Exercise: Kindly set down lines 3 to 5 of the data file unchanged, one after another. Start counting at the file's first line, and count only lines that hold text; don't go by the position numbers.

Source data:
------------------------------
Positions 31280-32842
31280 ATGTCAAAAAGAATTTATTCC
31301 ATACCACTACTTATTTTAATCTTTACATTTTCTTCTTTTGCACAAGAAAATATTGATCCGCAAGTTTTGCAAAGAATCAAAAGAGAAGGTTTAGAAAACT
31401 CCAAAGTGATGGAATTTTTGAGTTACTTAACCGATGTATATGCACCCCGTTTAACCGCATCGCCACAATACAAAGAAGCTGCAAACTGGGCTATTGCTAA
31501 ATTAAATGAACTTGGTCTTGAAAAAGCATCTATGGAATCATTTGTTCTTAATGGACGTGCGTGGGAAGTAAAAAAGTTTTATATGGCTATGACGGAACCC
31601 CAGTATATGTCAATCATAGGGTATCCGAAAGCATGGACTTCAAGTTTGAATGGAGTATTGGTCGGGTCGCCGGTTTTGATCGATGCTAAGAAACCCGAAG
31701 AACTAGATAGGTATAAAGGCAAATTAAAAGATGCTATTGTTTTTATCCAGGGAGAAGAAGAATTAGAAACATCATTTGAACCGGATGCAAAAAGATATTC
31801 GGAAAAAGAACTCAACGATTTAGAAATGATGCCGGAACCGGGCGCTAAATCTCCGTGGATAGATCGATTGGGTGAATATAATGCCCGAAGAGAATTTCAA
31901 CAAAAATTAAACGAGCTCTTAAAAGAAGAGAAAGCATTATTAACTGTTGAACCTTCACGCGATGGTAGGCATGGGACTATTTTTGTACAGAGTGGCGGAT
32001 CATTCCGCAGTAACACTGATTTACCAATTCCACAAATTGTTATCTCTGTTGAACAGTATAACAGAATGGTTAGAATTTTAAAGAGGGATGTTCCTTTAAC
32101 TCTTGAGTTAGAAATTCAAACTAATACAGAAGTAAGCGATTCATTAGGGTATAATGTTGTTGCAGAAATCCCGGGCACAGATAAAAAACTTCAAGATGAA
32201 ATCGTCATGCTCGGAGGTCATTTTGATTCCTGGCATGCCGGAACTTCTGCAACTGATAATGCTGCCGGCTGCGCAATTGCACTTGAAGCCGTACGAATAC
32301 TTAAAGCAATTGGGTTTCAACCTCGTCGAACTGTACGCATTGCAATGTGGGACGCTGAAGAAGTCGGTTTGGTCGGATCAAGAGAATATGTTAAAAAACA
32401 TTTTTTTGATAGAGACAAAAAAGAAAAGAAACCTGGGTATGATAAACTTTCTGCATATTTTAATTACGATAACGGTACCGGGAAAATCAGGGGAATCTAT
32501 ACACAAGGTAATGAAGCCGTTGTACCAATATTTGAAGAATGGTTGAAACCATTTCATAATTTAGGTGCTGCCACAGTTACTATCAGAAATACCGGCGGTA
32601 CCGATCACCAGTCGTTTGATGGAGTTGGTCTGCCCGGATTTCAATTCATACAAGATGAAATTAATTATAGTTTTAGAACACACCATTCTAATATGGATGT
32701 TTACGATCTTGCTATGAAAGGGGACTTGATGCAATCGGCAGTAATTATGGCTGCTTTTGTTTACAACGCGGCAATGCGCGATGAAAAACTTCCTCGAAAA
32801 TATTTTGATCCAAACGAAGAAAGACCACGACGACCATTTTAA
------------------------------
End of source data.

31301 ATACCACTACTTATTTTAATCTTTACATTTTCTTCTTTTGCACAAGAAAATATTGATCCGCAAGTTTTGCAAAGAATCAAAAGAGAAGGTTTAGAAAACT
31401 CCAAAGTGATGGAATTTTTGAGTTACTTAACCGATGTATATGCACCCCGTTTAACCGCATCGCCACAATACAAAGAAGCTGCAAACTGGGCTATTGCTAA
31501 ATTAAATGAACTTGGTCTTGAAAAAGCATCTATGGAATCATTTGTTCTTAATGGACGTGCGTGGGAAGTAAAAAAGTTTTATATGGCTATGACGGAACCC